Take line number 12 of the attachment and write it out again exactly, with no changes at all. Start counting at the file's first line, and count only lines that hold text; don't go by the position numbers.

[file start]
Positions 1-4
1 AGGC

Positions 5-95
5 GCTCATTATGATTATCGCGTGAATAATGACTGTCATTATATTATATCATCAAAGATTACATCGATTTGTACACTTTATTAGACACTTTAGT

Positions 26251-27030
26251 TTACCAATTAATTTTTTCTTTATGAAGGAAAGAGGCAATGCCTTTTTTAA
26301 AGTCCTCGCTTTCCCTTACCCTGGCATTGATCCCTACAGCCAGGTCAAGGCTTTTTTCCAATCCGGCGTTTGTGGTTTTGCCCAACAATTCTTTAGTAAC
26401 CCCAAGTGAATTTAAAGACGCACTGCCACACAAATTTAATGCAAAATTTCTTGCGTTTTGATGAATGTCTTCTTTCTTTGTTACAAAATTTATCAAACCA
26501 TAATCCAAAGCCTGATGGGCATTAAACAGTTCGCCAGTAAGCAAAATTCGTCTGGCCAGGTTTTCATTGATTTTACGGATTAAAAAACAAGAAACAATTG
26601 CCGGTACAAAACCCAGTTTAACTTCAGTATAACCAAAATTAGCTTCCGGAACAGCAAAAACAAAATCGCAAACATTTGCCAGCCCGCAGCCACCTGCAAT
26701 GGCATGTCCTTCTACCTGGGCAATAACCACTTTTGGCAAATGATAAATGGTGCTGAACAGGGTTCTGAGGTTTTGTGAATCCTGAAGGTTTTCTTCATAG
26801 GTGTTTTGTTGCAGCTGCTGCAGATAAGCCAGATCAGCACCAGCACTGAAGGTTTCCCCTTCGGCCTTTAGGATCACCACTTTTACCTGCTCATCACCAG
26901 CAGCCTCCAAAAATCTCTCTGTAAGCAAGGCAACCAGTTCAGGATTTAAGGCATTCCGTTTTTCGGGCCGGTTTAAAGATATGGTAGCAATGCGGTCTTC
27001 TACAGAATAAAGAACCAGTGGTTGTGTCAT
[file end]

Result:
26801 GTGTTTTGTTGCAGCTGCTGCAGATAAGCCAGATCAGCACCAGCACTGAAGGTTTCCCCTTCGGCCTTTAGGATCACCACTTTTACCTGCTCATCACCAG